‘Stay away from our children’: Health Minister seeks new restrictions on flavours, marketing and sale of nicotine pouches

The federal liberals want to introduce new restrictions on nicotine pouchesHealth Minister Mark Holland announced Wednesday, saying it’s part of an effort to keep addictive products out of the hands of young Canadians.

“We’re seeing a whole new group of young people becoming addicted to these products,” Holland said. “I would tell the tobacco companies… to stay very far away from our children.”

First approved for Canadian markets last year, nicotine pouches are a non-tobacco product designed to help smokers quit. Placed between the gum and cheek in the user’s mouth, the pouches release the addictive chemical also found in cigarettes, vaping products and chewing tobacco, offering an alternative way to satisfy cravings.

As of this month, only one brand of nicotine pouch, Imperial Tobacco Canada’s Zonnic, is approved for sale in Canada. TO Canada Health Notice The latest update on Wednesday notes that, at four milligrams per dose, nicotine pouches are generally recommended for adults who smoke 25 or more cigarettes per day.

“Nicotine pouches are authorized only to help adults quit smoking,” the notice reads. “They should not be used recreationally, by non-smokers, by people under 18 years of age, or by other people at risk of suffering the toxic effects of nicotine.”

Dark corners, iron walls.

Holland clarified in his comments Wednesday that he is not opposed to innovation in the tobacco industry and welcomes the introduction of products to help smokers quit nicotine. It’s what he sees as the marketing of those products to non-nicotine users, including young people, he said, that has pressured him to act.

“We want to see products that stop people from using nicotine and tobacco,” he said.

“When it comes to innovation in the smoking cessation space, I celebrate it and I want to see more. But that’s not what happened. The tobacco industry, once again, used a loophole to try to create innovation in the space. “Quit smoking so that people stop using these products and create a new line of products that attracts addicts, especially children, to products that are deadly to their health.”

Described as imminent, the The proposed restrictions include new federal regulations. on how products are marketed and sold, complementing measures already taken at the provincial level in British Columbia and Quebec, where bags must be sold in pharmacies.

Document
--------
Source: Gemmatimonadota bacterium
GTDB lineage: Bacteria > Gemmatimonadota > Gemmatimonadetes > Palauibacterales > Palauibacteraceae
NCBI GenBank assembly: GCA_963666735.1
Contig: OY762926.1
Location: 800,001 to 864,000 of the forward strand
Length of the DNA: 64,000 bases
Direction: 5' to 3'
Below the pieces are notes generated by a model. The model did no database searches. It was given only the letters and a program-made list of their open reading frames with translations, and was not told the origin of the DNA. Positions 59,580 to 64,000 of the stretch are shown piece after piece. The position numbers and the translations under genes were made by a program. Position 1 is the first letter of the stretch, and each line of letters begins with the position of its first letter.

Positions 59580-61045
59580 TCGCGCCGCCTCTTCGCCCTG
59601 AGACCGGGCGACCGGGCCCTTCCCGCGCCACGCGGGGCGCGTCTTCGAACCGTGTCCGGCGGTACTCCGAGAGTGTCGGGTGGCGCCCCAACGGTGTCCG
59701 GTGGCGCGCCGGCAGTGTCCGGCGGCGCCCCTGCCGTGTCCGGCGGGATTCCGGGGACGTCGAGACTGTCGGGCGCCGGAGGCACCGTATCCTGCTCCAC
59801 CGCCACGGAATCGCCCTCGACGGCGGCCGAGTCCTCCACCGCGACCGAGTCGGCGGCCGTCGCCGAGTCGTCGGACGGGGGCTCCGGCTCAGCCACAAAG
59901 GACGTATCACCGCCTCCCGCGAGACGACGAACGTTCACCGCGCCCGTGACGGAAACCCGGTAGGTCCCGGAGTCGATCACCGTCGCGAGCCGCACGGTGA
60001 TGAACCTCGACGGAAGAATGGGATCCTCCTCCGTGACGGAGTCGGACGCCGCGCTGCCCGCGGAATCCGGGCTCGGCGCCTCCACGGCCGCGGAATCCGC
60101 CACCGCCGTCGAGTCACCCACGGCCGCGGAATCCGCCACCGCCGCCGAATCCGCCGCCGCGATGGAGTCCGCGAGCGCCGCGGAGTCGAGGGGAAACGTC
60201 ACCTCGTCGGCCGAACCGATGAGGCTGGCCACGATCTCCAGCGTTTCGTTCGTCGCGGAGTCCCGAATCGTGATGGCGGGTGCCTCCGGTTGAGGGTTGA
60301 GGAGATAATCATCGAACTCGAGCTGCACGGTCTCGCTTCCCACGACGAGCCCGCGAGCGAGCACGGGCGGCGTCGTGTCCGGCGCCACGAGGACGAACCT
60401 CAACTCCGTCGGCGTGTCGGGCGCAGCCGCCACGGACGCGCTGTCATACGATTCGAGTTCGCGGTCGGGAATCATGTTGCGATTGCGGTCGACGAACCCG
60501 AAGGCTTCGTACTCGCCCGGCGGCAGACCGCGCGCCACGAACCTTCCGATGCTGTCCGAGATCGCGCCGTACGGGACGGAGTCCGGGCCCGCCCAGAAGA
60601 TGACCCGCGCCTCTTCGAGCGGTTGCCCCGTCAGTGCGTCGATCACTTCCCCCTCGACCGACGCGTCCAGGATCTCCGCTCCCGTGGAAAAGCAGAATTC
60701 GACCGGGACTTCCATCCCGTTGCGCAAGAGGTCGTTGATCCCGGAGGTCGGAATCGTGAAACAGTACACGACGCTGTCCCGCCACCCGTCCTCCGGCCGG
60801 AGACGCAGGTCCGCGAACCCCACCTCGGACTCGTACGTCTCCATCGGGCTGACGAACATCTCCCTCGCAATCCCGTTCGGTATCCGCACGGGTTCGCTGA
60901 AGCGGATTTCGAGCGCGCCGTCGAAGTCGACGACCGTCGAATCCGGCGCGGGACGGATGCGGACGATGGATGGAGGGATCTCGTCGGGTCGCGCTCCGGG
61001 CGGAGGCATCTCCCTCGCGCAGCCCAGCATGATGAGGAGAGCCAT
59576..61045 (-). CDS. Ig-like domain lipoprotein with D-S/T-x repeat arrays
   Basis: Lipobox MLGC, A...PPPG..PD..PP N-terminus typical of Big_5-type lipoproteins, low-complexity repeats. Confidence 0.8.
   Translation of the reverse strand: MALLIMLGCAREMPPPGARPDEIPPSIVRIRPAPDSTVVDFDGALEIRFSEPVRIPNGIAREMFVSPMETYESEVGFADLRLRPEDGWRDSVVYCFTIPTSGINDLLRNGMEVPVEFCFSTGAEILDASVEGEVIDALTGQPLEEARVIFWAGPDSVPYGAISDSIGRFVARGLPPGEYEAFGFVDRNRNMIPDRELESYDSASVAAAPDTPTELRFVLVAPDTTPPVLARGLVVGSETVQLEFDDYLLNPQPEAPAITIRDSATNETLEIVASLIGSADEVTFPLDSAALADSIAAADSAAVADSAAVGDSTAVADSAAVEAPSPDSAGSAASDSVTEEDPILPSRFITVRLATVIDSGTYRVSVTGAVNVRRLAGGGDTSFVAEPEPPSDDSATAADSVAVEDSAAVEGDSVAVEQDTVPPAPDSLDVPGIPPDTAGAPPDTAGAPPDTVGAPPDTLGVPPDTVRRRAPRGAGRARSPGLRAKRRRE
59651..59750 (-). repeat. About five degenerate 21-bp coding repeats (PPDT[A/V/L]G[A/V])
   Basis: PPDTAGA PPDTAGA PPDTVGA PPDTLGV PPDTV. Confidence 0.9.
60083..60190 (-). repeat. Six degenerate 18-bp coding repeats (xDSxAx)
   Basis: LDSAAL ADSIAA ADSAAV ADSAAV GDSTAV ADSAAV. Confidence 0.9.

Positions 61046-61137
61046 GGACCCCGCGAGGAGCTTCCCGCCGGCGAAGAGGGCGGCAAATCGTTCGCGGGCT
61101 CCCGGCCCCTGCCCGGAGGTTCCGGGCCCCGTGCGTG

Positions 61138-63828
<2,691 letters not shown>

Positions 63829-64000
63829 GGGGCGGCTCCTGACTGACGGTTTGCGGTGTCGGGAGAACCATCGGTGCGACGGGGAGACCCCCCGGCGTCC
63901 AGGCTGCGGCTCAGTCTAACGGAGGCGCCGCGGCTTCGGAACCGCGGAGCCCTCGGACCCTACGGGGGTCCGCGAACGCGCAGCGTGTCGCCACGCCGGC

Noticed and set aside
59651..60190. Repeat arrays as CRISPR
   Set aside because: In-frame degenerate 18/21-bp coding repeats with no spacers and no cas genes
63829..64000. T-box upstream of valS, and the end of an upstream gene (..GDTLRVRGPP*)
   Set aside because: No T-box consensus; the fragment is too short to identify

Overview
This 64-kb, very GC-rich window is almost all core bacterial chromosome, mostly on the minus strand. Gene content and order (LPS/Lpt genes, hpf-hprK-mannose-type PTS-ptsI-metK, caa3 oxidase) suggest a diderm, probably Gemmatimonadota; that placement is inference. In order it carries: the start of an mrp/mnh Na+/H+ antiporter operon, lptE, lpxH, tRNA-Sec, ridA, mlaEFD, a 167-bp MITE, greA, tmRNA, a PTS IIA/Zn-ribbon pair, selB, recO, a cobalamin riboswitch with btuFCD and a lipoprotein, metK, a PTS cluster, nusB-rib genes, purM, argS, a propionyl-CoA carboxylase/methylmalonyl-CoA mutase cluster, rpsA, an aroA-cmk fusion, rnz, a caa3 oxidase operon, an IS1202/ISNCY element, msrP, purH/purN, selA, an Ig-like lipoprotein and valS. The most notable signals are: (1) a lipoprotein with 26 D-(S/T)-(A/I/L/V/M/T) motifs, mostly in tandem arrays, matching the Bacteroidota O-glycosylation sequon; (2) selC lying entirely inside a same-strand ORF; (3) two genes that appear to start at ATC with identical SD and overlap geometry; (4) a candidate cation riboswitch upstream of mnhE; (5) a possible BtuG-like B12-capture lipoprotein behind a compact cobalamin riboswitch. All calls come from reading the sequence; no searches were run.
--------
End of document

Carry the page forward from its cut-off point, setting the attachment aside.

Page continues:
Another planned restriction is to limit the sale of flavored bags.

“We shouldn’t see flavors aimed at children,” Holland said. “Flavors like winter berries or…tropical fruits, whatever, that they’re offering—we all see it.”

The minister’s comments echoed concerns around the rise in youth vaping seen across Canada in recent years. Invoking his previous work during that time at the Heart and Stroke Foundation of Canada, the minister said he is seeking to avoid a repeat of a pattern.

“Whatever dark corner the tobacco industry crawls into to go after our children… they will face me like an iron wall,” Holland said, raising his voice. “I’m sick of this… it’s done.”

‘They are not using Zonnic’: Imperial

At a news conference the same day, Eric Gagnon of Imperial Tobacco Canada said Holland’s accusation of taking advantage of a loophole “couldn’t be further from the truth.”

Gagnon noted that Zonnic underwent a years-long approval process with regulators and that Imperial maintains its own safeguards to protect children beyond its legal obligations, including age verification at the point of sale.

“If kids are using nicotine pouches in Canada, they’re not using Zonnic,” Gagnon, Imperial’s vice president of corporate and regulatory affairs, told reporters Wednesday. “If a store sells Zonnic products and their age is not verified, and they inform us of this, we remove the product immediately.”

Gagnon said the company’s products are exclusively for adults and its marketing is developed in consultation with the federal government.

Regarding flavor options, he said that while Imperial would comply with any future restrictions, its position is that limiting pouches to flavors like menthol or simulated tobacco is not the right direction to go.

“Kids can still go to stores and buy nicotine gum or lozenges,” Gagnon said. “That is the real legal loophole in what is happening in the [nicotine-replacement therapy] space today.”

Gagnon said regulators have targeted Imperial even though it has launched efforts to prevent improper use of its products.

“We are aligned with most of what the minister said today,” he said. “We totally agree with the measures he wants to take. All we ask is that he stop singling out Imperial Tobacco Canada. We were approved by his department.”

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